In the Name of the Father, and of the Son, and of the Holy Spirit, Amen. Christ is in our midst! He is and shall be!

Following the calendar of our services in the weeks before Great Lent, we come today to the Sunday of the Last Judgment. We’ve been viewing all of the Gospel readings this pre-Lenten season through the prism of preparation. The Church offers us opportunities to look carefully at various aspects of our lives; this prepares us to enter Great Lent, when we’ll be very focused on drawing closer to Christ in every way, especially concentrating on the weakness we’ve discovered in the few weeks before the Fast. Zacchaeus Sunday asks us if we really want to see Christ (is Christ our ultimate desire in life); the parable of the Publican and the Pharisee invites us to analyze our approach to living the commandments of our Lord (is our ascetic life deepening our love of God); the parable of the Prodigal Son then prepares us to repent, to turn away from all the sin in our lives, especially through the image of the loving Father who eagerly awaits his fallen son and rushes out to meet him and to forgive him.

And so today we have this reading on the Last Judgment from the Gospel of St. Matthew. Today we’re being prepared for that great meeting with Christ when the days of our lives have come to an end and we stand before the dread judgment seat of our God. In our prayers we call this moment dread or fearful because to stand before the face of the king and creator of all is a dread a fearful activity. All of us at some point in our history will come to this moment – standing before Christ, to whom the Father has appointed all judgment of the deeds of men, awaiting His judgment on our lives. Fr. Zacharias says that our lives, in the final analysis, are a preparation for our death; we choose the way we’ll walk in life, and this decision sets our course for all of eternity. This is a very weighty thought when we consider our lives in the light of this mornings’ Gospel.

It can be very tempting to talk about this Gospel in terms of the ascetic life of the Christian, but that’s not what the Gospel is about. Other places in the Scriptures talk about how much we pray, what books we read, church attendance, repentance, fasting. But not this morning. It’s easy to say we should do these ascetic things more, it’s even easy to want to do these things more. But that’s not what Christ says this morning. At the seminary, the homily for the Last Judgment always contained a reminder that the judgment wasn’t a theology quiz; no questions about books or theological terms or even prostrations or prayer rules. All of this is important in our lives – we learn and we pray and we read and we fast and we commune at the Divine Liturgy in order to live in Christ. And it’s how we live that Christ puts to the test in this morning’s Gospel. Met. JONAH reminded us recently that 95% of Christian life takes place “in the world.” We certainly need the other 5% – in the Church, in the icon corner, etc. But most of our lives we spend out in the world.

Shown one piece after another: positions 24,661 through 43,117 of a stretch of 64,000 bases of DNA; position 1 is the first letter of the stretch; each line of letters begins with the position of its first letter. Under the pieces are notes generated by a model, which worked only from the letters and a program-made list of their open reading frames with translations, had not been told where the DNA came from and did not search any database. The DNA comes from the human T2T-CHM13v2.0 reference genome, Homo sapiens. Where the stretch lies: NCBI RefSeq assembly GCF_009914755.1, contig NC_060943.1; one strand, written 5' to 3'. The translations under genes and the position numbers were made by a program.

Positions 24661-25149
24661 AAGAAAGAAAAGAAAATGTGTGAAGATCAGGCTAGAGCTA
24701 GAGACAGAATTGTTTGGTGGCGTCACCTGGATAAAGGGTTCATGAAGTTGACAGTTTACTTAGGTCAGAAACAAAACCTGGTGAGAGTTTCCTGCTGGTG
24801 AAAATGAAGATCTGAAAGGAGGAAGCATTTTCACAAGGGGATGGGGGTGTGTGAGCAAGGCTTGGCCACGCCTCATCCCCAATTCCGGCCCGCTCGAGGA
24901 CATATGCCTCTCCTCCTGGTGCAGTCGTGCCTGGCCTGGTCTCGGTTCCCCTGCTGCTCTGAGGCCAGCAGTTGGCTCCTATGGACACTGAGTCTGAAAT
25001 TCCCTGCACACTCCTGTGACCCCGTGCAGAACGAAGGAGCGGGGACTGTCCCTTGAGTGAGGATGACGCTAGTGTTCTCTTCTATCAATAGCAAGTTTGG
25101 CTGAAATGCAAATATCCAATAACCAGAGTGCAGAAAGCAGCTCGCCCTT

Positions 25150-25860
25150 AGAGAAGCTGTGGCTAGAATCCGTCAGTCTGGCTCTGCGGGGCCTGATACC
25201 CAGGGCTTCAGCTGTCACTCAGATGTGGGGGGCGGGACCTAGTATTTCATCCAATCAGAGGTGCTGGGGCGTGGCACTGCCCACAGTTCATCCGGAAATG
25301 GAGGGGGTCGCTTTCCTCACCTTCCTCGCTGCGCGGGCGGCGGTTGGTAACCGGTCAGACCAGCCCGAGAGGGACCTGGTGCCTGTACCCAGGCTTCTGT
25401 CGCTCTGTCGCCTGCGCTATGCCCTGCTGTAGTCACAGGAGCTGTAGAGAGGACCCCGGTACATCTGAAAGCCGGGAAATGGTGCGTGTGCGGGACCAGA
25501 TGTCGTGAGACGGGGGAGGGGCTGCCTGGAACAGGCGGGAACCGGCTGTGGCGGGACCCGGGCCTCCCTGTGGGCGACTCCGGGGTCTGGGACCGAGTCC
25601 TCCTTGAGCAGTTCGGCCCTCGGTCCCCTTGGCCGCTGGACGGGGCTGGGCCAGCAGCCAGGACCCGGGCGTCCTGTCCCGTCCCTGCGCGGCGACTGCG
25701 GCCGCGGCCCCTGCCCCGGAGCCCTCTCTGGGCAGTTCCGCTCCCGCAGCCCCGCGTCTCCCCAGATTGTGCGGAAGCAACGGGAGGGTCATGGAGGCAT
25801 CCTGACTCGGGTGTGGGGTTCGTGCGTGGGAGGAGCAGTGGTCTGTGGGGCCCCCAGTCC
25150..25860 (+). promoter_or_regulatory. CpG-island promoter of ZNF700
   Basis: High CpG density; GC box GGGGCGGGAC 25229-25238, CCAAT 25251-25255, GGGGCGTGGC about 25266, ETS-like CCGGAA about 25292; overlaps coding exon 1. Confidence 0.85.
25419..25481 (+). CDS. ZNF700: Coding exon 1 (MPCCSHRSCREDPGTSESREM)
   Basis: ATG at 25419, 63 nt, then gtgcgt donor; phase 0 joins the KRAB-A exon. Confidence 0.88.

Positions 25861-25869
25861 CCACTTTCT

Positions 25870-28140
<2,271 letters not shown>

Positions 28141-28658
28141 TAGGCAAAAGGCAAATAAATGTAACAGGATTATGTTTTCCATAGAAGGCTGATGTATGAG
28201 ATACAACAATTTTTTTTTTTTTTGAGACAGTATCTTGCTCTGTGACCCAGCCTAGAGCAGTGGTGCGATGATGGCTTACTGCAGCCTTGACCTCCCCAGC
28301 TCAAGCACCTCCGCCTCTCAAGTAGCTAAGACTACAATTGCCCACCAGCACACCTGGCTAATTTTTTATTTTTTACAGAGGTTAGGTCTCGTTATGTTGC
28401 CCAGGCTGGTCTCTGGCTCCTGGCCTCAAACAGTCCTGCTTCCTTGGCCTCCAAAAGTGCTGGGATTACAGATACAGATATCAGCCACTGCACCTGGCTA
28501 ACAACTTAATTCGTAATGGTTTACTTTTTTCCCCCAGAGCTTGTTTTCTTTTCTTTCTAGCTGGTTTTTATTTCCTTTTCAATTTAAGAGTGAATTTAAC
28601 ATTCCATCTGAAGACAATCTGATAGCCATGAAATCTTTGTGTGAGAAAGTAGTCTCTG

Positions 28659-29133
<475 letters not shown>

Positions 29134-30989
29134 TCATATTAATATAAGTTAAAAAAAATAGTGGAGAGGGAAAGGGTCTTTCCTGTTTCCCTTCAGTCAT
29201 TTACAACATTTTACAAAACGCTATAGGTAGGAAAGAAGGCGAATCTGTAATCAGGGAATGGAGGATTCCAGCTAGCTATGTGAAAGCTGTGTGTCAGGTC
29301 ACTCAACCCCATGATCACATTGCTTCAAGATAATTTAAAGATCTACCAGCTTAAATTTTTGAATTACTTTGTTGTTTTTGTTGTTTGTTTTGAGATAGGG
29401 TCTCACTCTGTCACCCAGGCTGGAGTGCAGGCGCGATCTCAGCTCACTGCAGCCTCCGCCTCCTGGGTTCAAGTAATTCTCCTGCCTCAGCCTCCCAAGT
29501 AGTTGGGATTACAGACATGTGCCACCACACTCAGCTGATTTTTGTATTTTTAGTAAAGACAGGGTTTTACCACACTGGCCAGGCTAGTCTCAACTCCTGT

And the questions Christ poses to us this morning: Do we feed the hungry? Do we clothe the naked? Do we assist the needy and visit the sick and those in prison? The Gospel could be no more clear – these are the things that are important. Christ identifies Himself with all men, even the least of all men. “If you’ve done it to the least of these, you’ve done it to me.” And if we’ve refused to do for others, then we’ve refused to do for Christ. This is the type of Gospel lesson that’s difficult for us to hear, because it actually requires that we do something. We can’t just say a prayer, or send a check in the mail – we actually have to present Christ in us to everyone we meet. And we’re even called to seek out those in need, and then to treat them like we would treat Christ. This isn’t an easy Gospel – but in order to be prepared for that final day of judgment, this is something that we have to address in our lives. We tend, in our society, to be judgmental of people in need or in prison, and we assume someone else takes care of the sick and the hungry. But Christ puts the measure of a Christian life before us today. Everyone on this planet is created in the image and the likeness of Christ – do we see it, do we believe it, and do we live it?

We’ll end with a restatement of the Gospel, in a quote from St. Maria of Paris. She very literally lived this Gospel – she hid Jews under the Nazis, went to a concentration camp after being caught, and by her own choice she replaced a Jewish woman in the line to the gas chamber. She gave her life for her fellow human being. “At the Last Judgment I will not be asked whether I satisfactorily practiced asceticism, nor how many prostrations and bows I have made before the holy table. I will be asked whether I fed the hungry, clothed the naked, visited the sick and the prisoner in jail. That is all I will be asked.”

Glory to Jesus Christ! Glory forever!